The topic of race and casting on TV
Photo Credit: AP / Nicole Rivelli

The topic of race and casting on TV has long been a rankling one, with TV (occasionally) accused of tokenism or (more often) of doing nothing at all to diversify casts or add black or Latino leads. But with Viola Davis ("How to Get Away With Murder," pictured), Halle Berry ("Extant") and Alfre Woodard ("State of Affairs") in lead or major roles ... with "Saturday Night Live" initiating the biggest diversity drive in its history, adding Michael Che, Sasheer Zamata and Leslie Jones as cast members ... with "Cristela" and "Jane the Virgin" both new shows featuring Latina leads ... with the launch of "black-ish," the most successful new fall comedy ... and with Larry Wilmore appointed host of a new Comedy Central show to replace "The Colbert Report" ... the topic didn't rankle quite as much this past year, when TV did something about the diversity shortfall. -- VERNE GAY


Fallon could head anyone's top TV list in
Photo Credit: AP

Fallon could head anyone's top TV list in 2014, as performer or host, or at least Guy who Changed Late Night. But as part of a trend list? Well, he took over "Tonight" from Jay Leno in February, and not only kept Leno's audience but built from there. Fallon's "Tonight" -- funny, hip, lively and musically savvy, thanks to legendary house band The Roots -- then forced changes elsewhere. Because of its resounding success, David Letterman announced his retirement from "Late Show" in April, with Stephen Colbert later named his replacement, thus ending one of TV's best-loved fake news satires. Fallon was simply the most important TV figure of 2014, who forced big changes elsewhere. -- VERNE GAY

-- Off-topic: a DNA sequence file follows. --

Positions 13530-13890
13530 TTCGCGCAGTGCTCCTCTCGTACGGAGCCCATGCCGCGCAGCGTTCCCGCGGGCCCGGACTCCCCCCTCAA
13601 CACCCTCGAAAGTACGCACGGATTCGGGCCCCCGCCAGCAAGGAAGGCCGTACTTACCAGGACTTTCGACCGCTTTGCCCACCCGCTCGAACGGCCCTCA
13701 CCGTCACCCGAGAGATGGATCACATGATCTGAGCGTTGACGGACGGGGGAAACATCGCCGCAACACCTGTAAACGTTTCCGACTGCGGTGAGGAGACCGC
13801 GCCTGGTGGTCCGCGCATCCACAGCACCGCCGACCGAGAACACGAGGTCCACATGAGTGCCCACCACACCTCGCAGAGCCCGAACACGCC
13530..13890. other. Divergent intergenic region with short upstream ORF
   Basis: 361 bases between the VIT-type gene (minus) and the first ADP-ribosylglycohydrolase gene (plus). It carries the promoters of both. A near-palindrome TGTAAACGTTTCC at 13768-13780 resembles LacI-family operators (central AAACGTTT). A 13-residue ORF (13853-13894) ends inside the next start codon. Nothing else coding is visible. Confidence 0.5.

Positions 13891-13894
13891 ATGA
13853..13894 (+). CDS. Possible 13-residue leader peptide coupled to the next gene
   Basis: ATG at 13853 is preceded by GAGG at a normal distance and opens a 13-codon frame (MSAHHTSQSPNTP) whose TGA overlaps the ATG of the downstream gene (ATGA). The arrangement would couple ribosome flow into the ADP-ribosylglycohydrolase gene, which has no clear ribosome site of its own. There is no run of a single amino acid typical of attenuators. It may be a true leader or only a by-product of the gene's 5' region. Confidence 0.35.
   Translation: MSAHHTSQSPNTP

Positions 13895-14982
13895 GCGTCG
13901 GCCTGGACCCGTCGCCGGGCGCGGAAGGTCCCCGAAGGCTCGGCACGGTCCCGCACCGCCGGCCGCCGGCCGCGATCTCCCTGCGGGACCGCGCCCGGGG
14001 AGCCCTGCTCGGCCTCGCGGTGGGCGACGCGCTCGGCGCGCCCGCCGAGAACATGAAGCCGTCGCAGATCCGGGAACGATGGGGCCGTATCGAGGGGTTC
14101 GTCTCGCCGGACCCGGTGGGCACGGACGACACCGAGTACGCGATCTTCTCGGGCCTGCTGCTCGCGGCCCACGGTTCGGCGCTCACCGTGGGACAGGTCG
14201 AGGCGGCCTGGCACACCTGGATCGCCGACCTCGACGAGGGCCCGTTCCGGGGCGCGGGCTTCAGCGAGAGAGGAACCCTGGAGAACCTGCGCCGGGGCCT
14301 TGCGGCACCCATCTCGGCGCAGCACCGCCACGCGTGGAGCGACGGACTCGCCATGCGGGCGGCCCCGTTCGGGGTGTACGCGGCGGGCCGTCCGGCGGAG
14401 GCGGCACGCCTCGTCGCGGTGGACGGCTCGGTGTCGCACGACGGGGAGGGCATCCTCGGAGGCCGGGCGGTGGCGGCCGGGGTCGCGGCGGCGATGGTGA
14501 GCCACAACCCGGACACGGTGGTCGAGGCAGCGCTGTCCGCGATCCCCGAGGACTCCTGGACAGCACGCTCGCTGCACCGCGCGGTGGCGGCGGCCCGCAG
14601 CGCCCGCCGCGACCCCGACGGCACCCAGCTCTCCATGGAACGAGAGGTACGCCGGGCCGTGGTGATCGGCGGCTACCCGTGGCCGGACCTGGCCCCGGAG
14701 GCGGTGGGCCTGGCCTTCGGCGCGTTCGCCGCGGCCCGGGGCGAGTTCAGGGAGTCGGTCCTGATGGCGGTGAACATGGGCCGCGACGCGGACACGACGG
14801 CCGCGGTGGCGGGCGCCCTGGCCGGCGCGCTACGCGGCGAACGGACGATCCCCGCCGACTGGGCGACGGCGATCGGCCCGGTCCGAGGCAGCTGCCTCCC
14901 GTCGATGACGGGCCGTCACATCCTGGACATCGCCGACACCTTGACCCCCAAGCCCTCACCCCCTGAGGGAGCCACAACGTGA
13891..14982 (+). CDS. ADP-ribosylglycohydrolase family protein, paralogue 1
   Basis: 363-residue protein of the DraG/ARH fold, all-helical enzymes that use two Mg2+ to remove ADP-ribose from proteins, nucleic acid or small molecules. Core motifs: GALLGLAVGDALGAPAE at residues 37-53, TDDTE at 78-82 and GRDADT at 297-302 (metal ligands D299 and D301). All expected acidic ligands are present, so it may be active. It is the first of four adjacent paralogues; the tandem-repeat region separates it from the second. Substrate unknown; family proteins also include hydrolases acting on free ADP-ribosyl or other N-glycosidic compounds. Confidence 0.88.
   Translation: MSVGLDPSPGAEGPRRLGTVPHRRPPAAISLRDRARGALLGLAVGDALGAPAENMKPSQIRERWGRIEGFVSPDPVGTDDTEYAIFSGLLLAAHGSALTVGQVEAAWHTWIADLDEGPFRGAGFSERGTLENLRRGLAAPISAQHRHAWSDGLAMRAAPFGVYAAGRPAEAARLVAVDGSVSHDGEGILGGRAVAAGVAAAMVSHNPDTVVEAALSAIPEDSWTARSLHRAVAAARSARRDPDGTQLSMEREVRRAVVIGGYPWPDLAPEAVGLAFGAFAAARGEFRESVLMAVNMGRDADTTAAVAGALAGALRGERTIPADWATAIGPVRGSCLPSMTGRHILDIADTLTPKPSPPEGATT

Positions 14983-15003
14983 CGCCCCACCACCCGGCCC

When Taylor Swift decided to pull all her
Photo Credit: Getty Images

When Taylor Swift decided to pull all her music from Spotify because she felt the streaming service didn't value it enough to pay her a fair rate, she sparked a debate about the site and a mini-exodus, as Jason Aldean and her label mates Justin Moore and Brantley Gilbert pulled their latest albums. Judging how passionately musicians and tech developers argued about the issue, no one will be able to shake it off. -- GLENN GAMBOA


In 2014, the behind was front-and-center. Between Meghan
Photo Credit: Getty Images / Kevin Winter

In 2014, the behind was front-and-center. Between Meghan Trainor's "All About That Bass," Nicki Minaj's "Anaconda" and Jennifer Lopez and Iggy Azalea's "Booty," backsides took the lead in discussions of self-acceptance in a way that had never been seen before in pop music or even pop culture. Sir Mix-a-Lot, you must be very proud. -- GLENN GAMBOA


Given 2014's dismal album sales figures, it's no
Photo Credit: AP